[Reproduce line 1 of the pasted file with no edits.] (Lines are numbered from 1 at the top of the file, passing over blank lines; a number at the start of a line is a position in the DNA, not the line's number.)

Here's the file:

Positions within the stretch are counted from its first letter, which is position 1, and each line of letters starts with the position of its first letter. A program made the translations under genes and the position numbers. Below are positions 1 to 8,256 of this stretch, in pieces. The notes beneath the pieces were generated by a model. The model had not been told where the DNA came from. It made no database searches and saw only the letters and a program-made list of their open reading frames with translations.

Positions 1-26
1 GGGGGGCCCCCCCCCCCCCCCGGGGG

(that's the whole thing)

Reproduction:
Positions within the stretch are counted from its first letter, which is position 1, and each line of letters starts with the position of its first letter. A program made the translations under genes and the position numbers. Below are positions 1 to 8,256 of this stretch, in pieces. The notes beneath the pieces were generated by a model. The model had not been told where the DNA came from. It made no database searches and saw only the letters and a program-made list of their open reading frames with translations.